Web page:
Readers of Friday’s edition of USA Today found out about an issue that Plunderbund readers have known about for some time.  It’s nice to know that more folks are now in the loop.

The story,   “Turkish Faith Movement Secretly Funded 200 Trips for Lawmakers and Staff,” details the efforts of the Gulen Movement to provide Members of Congress and their staffs with free trips to Turkey that are of questionable legality, based upon U.S. House Ethics Committee rules.  The term Gulen Movement  describes a number of organizations that follow the teachings of Fethullah Gulen, an Islamic cleric and Turkish exile who lives in relative seclusion in the Pocono Mountains of Pennsylvania.

An examination of the USA Today article offers some interesting tidbits of information. In addition to the “secretly funded” trips in the headline, readers were told about “$800,000 in free travel for lawmakers,” “the movement’s … funding hundreds of Islamic schools, and think tanks and media outlets,” and that at least one Gulenist organization “provided gifts in the form of impermissible travel expenses to congressional travelers in violation of House rules and regulations.”

If all of this wasn’t enough, there is this:

“The movement has founded hundreds of charter schools across the United States  and across the world, has its own media organizations, and was deeply entrenched with the Turkish regime until a falling out two years ago. That led President Recep Tayyip Erdogan to declare Gulen was running “a parallel state” inside the country with the intent of undermining the government.”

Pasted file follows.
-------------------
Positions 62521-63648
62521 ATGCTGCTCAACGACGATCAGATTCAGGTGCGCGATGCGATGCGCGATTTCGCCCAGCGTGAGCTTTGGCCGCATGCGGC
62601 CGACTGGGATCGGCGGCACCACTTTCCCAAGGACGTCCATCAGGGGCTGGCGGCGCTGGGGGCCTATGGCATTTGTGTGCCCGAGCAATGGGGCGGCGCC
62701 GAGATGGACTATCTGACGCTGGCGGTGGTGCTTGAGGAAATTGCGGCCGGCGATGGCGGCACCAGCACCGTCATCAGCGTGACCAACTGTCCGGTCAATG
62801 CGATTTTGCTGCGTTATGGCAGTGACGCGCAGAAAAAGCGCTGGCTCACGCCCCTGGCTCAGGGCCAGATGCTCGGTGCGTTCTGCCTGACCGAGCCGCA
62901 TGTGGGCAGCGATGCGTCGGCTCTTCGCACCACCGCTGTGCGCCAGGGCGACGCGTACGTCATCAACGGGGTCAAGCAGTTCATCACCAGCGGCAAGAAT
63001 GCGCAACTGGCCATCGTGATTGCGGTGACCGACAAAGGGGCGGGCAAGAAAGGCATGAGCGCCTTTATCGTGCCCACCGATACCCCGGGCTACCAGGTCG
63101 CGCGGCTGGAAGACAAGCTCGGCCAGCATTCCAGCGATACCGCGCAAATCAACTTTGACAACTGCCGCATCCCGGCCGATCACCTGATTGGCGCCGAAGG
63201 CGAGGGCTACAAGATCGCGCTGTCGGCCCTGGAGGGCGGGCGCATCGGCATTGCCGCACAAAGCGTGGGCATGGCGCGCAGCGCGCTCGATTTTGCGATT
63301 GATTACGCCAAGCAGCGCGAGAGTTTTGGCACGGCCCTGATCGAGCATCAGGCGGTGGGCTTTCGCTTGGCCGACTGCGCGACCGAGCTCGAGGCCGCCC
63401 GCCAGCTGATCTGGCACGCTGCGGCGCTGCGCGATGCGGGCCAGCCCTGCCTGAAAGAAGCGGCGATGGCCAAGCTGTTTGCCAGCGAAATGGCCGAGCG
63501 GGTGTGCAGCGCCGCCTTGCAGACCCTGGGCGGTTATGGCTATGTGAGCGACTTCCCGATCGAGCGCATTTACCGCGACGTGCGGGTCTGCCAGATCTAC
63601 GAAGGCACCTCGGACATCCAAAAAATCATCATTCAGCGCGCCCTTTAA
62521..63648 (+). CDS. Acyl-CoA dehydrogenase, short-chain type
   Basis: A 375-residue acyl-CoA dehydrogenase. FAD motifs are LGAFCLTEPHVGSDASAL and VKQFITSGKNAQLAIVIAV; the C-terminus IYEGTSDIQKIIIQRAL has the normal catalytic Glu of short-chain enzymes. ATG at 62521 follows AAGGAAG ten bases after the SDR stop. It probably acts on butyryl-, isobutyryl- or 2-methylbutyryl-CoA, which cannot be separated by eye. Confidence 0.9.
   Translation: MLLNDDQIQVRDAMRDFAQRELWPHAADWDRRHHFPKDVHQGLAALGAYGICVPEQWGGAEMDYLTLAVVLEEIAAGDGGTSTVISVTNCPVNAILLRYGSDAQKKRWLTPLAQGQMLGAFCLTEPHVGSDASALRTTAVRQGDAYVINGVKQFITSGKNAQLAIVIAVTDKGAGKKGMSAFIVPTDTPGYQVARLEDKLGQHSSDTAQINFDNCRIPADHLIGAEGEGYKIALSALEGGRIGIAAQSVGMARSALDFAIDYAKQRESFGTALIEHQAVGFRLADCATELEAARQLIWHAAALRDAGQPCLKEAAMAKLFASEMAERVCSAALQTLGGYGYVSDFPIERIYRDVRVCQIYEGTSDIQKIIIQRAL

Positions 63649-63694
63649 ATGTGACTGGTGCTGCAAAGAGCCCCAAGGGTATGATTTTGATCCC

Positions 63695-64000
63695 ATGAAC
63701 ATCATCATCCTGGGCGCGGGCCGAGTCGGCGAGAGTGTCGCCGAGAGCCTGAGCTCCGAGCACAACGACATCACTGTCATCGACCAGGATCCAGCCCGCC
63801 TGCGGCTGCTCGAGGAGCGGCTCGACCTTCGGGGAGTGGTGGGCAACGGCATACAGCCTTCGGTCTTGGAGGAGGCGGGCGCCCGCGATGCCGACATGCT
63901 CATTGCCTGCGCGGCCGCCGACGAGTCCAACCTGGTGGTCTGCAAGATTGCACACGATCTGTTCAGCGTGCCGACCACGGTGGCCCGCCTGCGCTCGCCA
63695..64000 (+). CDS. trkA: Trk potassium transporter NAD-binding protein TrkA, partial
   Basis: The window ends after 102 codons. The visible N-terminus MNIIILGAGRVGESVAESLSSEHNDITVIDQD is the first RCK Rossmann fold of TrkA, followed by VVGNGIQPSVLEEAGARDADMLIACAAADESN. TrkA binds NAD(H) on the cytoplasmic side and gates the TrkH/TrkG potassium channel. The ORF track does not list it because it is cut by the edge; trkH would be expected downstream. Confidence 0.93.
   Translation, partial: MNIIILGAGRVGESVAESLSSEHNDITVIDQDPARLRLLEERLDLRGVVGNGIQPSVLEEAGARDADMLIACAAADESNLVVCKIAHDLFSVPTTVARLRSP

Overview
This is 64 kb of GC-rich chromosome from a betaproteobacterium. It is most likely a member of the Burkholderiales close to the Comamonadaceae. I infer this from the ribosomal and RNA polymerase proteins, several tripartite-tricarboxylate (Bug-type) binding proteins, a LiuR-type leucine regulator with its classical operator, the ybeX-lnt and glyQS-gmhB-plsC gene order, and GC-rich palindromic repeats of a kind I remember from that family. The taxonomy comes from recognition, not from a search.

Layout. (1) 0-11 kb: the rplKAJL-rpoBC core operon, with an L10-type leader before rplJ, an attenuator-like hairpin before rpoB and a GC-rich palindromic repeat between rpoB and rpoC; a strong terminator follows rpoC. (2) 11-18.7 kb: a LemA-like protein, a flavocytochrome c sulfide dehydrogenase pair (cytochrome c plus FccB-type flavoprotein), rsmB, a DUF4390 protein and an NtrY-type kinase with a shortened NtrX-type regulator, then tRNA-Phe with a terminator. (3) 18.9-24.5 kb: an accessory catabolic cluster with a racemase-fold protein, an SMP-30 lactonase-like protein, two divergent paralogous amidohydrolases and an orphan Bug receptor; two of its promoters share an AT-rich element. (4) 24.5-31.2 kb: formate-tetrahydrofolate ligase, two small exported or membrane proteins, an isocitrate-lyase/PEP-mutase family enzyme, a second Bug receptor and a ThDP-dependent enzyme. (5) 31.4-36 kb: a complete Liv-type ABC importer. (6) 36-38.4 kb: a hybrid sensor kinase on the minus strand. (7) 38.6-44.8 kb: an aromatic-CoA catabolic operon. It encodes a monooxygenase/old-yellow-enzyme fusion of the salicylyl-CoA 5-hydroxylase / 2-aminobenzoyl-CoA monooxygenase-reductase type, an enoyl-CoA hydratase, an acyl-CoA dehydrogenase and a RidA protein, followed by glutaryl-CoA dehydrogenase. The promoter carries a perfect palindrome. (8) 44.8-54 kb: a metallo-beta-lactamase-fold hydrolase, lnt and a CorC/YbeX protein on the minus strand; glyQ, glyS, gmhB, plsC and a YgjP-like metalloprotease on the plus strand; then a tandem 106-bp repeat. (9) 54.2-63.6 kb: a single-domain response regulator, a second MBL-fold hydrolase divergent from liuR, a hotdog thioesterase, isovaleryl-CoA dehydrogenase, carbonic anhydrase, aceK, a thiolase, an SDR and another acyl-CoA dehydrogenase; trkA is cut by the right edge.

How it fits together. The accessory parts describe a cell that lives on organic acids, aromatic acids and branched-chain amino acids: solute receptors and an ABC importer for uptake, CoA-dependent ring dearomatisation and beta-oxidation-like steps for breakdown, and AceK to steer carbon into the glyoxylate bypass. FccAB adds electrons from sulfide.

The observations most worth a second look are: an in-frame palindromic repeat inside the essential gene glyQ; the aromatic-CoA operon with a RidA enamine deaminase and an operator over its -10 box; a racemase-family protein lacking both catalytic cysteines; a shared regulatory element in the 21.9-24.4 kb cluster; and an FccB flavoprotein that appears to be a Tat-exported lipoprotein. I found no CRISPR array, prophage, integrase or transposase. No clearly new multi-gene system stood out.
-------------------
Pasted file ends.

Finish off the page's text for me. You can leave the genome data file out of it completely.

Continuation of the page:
Whether or not Fethullah Gulen is indeed running a parallel government in his native land, there seems to be no question that he and his followers are establishing a “parallel” system of “public” charter schools in the United States, with one source listing 139 schools in operation in 2014.  Among these charter schools are 19 in Ohio that are administered under the Horizon and Noble Academy brands.

While the extent of the Gulen charter school network is relatively well-known, the USA Today article does shed more light on the proclivity of such allied groups to influence federal public policy by inviting so many lawmakers to enjoy free junkets to Turkey.

But the Gulen enticements are not limited to federal officials.

In May, Plunderbund featured an examination of the Niagara Foundation, a Gulen allied organization that has sponsored trips to Turkey for members of the Ohio legislature, including Cliff Rosenberger, Speaker of the House, who went on a Gulen trip prior to his election as Speaker. The Niagara Foundation has also sponsored receptions for legislators as another opportunity to curry favor with those who write, sponsor and vote on legislation for the state’s “public” charter schools.

The earlier Plunderbund article raised detailed questions about ethics rules, including whether or not the offer of a foreign trip might constitute a conflict-of-interest for a legislator. In light of the USA Today disclosure regarding questions about trips by U.S. House members, it might be worthwhile to look again at a portion of the Ohio Ethics Law, which, like its federal counterpart, the House Ethics Committee, serves to guide the behavior of legislators and other public officials when there may be a potential conflict-of-interest situation: